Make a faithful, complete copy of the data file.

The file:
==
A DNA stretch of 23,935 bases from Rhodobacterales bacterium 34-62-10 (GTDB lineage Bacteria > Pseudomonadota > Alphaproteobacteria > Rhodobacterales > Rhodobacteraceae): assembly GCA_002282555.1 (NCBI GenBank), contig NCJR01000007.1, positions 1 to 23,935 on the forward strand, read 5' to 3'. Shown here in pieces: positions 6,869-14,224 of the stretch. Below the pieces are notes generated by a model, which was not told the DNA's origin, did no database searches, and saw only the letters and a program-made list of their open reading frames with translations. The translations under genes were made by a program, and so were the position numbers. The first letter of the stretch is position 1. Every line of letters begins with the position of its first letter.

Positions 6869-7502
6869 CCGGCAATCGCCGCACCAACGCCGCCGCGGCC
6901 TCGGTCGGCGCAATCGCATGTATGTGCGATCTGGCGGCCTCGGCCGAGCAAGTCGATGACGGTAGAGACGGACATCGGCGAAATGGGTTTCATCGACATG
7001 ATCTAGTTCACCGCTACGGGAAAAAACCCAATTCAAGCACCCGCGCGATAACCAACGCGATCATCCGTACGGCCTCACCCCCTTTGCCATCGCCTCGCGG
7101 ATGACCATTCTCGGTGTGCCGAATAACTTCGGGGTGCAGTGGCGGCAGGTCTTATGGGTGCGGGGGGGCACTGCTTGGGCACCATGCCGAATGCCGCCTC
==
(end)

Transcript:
A DNA stretch of 23,935 bases from Rhodobacterales bacterium 34-62-10 (GTDB lineage Bacteria > Pseudomonadota > Alphaproteobacteria > Rhodobacterales > Rhodobacteraceae): assembly GCA_002282555.1 (NCBI GenBank), contig NCJR01000007.1, positions 1 to 23,935 on the forward strand, read 5' to 3'. Shown here in pieces: positions 6,869-14,224 of the stretch. Below the pieces are notes generated by a model, which was not told the DNA's origin, did no database searches, and saw only the letters and a program-made list of their open reading frames with translations. The translations under genes were made by a program, and so were the position numbers. The first letter of the stretch is position 1. Every line of letters begins with the position of its first letter.

Positions 6869-7502
6869 CCGGCAATCGCCGCACCAACGCCGCCGCGGCC
6901 TCGGTCGGCGCAATCGCATGTATGTGCGATCTGGCGGCCTCGGCCGAGCAAGTCGATGACGGTAGAGACGGACATCGGCGAAATGGGTTTCATCGACATG
7001 ATCTAGTTCACCGCTACGGGAAAAAACCCAATTCAAGCACCCGCGCGATAACCAACGCGATCATCCGTACGGCCTCACCCCCTTTGCCATCGCCTCGCGG
7101 ATGACCATTCTCGGTGTGCCGAATAACTTCGGGGTGCAGTGGCGGCAGGTCTTATGGGTGCGGGGGGGCACTGCTTGGGCACCATGCCGAATGCCGCCTC